SA's secret links to Saddam

Date: 08 Jan 2007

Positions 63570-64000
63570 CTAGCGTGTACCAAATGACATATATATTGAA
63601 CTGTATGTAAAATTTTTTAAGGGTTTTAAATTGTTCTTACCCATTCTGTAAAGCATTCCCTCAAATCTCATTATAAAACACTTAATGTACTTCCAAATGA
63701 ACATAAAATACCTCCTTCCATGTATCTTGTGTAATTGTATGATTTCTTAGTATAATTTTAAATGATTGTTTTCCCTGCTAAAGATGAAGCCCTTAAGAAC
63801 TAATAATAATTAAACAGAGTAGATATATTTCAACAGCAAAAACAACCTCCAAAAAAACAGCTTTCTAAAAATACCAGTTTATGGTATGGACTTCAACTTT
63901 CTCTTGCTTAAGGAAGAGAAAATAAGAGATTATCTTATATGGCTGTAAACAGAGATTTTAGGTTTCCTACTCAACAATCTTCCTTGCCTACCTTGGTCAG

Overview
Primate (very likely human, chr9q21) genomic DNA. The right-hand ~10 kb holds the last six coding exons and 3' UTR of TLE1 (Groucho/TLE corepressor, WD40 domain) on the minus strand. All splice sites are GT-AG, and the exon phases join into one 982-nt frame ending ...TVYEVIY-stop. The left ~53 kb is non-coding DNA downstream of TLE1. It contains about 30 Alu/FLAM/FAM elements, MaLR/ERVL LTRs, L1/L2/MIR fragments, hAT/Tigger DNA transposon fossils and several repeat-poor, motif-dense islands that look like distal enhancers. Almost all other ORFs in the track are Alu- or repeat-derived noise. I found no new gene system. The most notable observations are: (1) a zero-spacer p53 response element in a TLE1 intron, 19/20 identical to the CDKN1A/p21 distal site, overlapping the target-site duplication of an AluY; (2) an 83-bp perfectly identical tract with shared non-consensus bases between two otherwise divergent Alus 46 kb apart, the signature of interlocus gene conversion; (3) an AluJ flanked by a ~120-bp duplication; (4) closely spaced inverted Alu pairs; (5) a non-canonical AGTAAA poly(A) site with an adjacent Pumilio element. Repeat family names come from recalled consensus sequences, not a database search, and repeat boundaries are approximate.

The retired South African officers who sold 200 G5 long-range artillery pieces to Saddam Hussein and trained his bombardiers how to use them described life under the dictatorship back in 1985 as pleasant but weird - similar in some ways to apartheid South Africa. Major-General Julius Kriel, of the South African Air Force, was seconded to state arms dealer Armscor for two years to oversee the sale of the big guns to Iraq and spent a total of seven months in the country, but never met Saddam, who was then directing the Iraq-Iran war. "There were occasions when they were going to set up a meeting with him, but they never happened," Kriel said this week. "He was very elusive and very evasive of meeting people from outside Iraq - even though there were videos of him walking among the Iraqi people." But, said Colonel Jakes Jacobs, the South African Defence Force (SADF) artillery leader seconded to Armscor to conduct the training in Iraq for three-and-a-half months in 1985, giant posters of and monuments to Saddam were everywhere: "You couldn't stand at one poster without seeing another bloody large poster, about two-by-three metres, of Saddam." "At that time, digital watches were in fashion and all of them had the face of Saddam on them - and his face was stencilled on the bumpers of all the military vehicles. He was sort of an idol, a god over there. One of the guys with me said if Saddam ever fell from power, it would take a year to remove all the posters." During the days, Kriel, Jacobs and a small team of SADF officers and non-commissioned officers were secluded at the School of Artillery at the giant military base at Hila, an hour out of Baghdad on the Basra road, where they dealt with the Iraqi chief of defence acquisitions, their director of artillery and 18 Iraqi gunners who were to be trained on the G5s. The G5, a towed 155mm howitzer, was developed by controversial Canadian engineer Gerald Bull, who did time in a US jail in 1980 for breaking the arms embargo on South Africa. The G5 was the predecessor of both South Africa's G6 155mm howitzer and artillery pieces Bull developed for Iraq: the 155mm al-Majnoon and the 210mm al-Fao. Bull was working on a project to build an unwieldy 1 000mm "super-gun" for Iraq when he was killed in 1990, allegedly by Israeli Mossad agents. Back in 1985, the South Africans, dressed in civilian clothes for security reasons and with a ban on calling each other by their ranks, slept at a prefabricated luxury hotel on an island in the Tigris River known as Honeymoon Island, because only newlyweds - and Iraqi top brass with their mistresses - could afford to spend a weekend there. It reminded him, Jacobs said, of "a holiday resort like Potch Dam". But it was wartime and not only was "the whole of Baghdad very strongly protected, with anti-aircraft batteries on all the bridges", but "we were occasionally woken by an explosion from a missile or from a missile being fired from a gun". Other signs of the war were the fact that many women were working in men's jobs while their sons and husbands were away at the front. Jacobs said he was impressed by a visit to the Martyrs' Monument in which the names of those killed in the war were inscribed on marble walls, gilded with gold melted down from jewellery donated by the Iraqi people. At that time, Iraq was awash with French, German and Russian military advisers - and the Iraqis felt the need to keep them and the South Africans far apart, especially when, as Kriel said, "we did certain work on their MiG-23s". "We were taken to the airbase before first light. Then they'd close the hangar door and we'd work all day doing certain modifications to the Russian aircraft. We'd only be let out after the Russians left." The South African mission was so secret that, Jacobs recalled, "an Iraqi engineers captain who saw the gun and said 'Oh, that's a G5 from South Africa!' was taken away; that was the last time we saw him". Kriel said the South Africans had to get permission to bring in computers, "but copying machines were a no-no because they could be used to copy propaganda and secrets. You couldn't make a phone call: you had to go to the post office and get a permit and say who you were calling; then stand in long queues while they made the call, and even then you knew they were listening in." Kriel said he found the Iraqis "fantastic people to deal with" and he really enjoyed Arab culture, especially because "once they accept you as brothers and friends, it is for life". After proving the G5's effectiveness in Iraq's harsh desert conditions, with ground temperatures as high as 65°C, two contracts for 100 G5 guns each were signed, though Kriel said: "A contract on paper means nothing to them; what they want is for you to look them in the eye and give them your word; that's what matters." He said all 200 G5s were shipped to Iraq, though none are believed to have seen service in the Iraq-Iran war - and in the first Gulf War, the Americans blinded the Iraqi artillery by taking out their electronic target-acquisition networks. During that later war, South Africa stopped shipping G5 shells to Iraq because the Iraqis stopped paying, Kriel said. "Nobody regarded Iraq as a place to visit or to trade with - which is why South Africa got involved in the arms trade there," Jacobs recalled. Still, he noted an uncomfortable similarity to South African racism when a dark-skinned, woolly-haired taxi driver cut in front of them one day and an Arab lieutenant next to him said: "Please pardon us; those with black complexions and Afro hairstyles have f**k-all brakes." Kriel also noted similarities: "We never got into contact with possible dissidents and the only TV was propaganda TV. They believed, like we believed in South Africa, in the total aanslag, and that they were protecting their people from communism." By MICHAEL SCHMIDT The Star 06/01/07